Anytime a vehicle is involved in a collision with another vehicle, bicyclist, or pedestrian that leads to injuries or property damage, law enforcement should be contacted. The police will respond to assess, document, and clear the scene of the accident. One critical function of these responders is the completion of an accident report. The report is typically filed and available within a day or two after the incident for little or no cost.
Accident Alert Exception
There are rare instances where police will not respond to an accident scene, such as amid an Accident Alert. These alerts are typically declared when severe weather strikes or there is some type of another widespread emergency. Generally, when an alert is in effect, the police will not respond unless:
- The vehicles involved are obstructing traffic flow.
- There are injuries or fatalities.
- A motorist is believed to be under the influence of alcohol or drugs.
- A motorist flees the accident scene (hit-and-run).
- A driver does not have a valid driver's license.
- On-duty municipal personnel is involved or there is damage to public property.
In situations where the above conditions do not exist, law enforcement will not report to the scene; drivers should exchange critical information among themselves, such as the following: contact information; driver's license number; vehicle registration; and auto insurance.
A report should then be formally filed with law enforcement in that jurisdiction in a timely manner.
Potential Content of a Police Report
A police accident report may include some of the following details:
- The date, time and location of the accident;
- The contact information for the parties involved and potential witnesses;
- Information such as license plate numbers of vehicles involved;
- A description of any injuries incurred;
- The conditions of the scene (i.e. day/night, rain);
- Any accounts of the incident from drivers or witnesses;
- Photos or video footage of the scene; and/or
- Results of any field sobriety testing and/or breath tests, blood tests, etc.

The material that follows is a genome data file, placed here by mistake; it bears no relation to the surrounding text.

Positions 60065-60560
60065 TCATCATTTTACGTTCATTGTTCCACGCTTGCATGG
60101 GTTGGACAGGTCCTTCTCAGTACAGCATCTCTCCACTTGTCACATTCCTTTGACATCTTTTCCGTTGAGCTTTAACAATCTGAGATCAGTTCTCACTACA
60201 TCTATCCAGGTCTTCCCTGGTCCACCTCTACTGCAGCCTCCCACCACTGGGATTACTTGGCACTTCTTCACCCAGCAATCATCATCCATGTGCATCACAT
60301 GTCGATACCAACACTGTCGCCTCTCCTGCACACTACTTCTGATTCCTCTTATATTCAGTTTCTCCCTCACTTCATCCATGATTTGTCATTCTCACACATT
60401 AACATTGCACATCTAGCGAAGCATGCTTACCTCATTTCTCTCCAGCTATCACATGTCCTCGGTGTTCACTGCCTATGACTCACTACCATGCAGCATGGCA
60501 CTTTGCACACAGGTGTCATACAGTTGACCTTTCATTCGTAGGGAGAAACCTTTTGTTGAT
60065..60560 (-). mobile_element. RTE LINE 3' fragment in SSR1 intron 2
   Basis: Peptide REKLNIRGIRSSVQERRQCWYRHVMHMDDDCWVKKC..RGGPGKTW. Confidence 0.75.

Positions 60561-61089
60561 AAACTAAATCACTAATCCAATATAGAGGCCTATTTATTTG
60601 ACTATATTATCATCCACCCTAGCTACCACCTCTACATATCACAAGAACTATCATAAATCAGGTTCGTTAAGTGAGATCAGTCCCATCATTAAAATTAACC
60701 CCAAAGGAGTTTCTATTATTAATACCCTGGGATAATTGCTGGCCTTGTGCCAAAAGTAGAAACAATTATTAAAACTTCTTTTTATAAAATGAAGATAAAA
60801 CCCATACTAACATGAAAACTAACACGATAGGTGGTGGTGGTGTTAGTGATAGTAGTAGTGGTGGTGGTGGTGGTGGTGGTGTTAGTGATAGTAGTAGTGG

Will the Report Indicate Fault?
The police report should be available in the days following the accident for you to access. If you notice any significant errors and have an attorney, you should make them aware of it promptly. The police report of an auto accident may or may not contain information stating who was at fault. Either way, the insurer(s) involved is going to review it closely.
With help from an attorney, you may be able to overcome a police report stating that you were at fault. Although insurance adjusters are strongly influenced by the police report's assignment of fault, police officers can make mistakes just like anyone else. Knowing this, it is critical to gather as much evidence as you can by taking photographs at the scene and speaking with witnesses.
Remember also that you are under no obligation to issue a statement regarding the accident at the scene. It is actually best not to say anything until you have consulted with an attorney, recovered from the shock caused by the accident, and sought proper medical treatment.
Admissibility of Police Report & Potential Officer Testimony
In courts, although police reports have a strong influence on insurance companies, they are typically not admissible evidence in accident injury cases.
On the other hand, police officers usually are considered fairly credible witnesses, as they receive training specific to accident investigation. If it is determined that an officer from the accident scene has the proper education and experience, he or she may be considered for testimony where they may express an opinion--often as an un-retained expert.
Summarizing the Importance of the Police Report
The police report typically provides a good summary of what occurred in an accident situation. Insurance company claims adjusters do place significant emphasis on police reports when considering fault. For this reason, a report showing another driver at fault may allow your attorney considerable leverage in negotiating with the insurance company for a reasonable settlement. The report is one potential supporting document in your claim, along with photographs, medical reports, and other key evidence. Although the record may not be used in a trial, the testimony of the witnesses contained in the report and the officers that were on the scene likely will be.
In the next part of this series, we will discuss another piece of key evidence: photographs.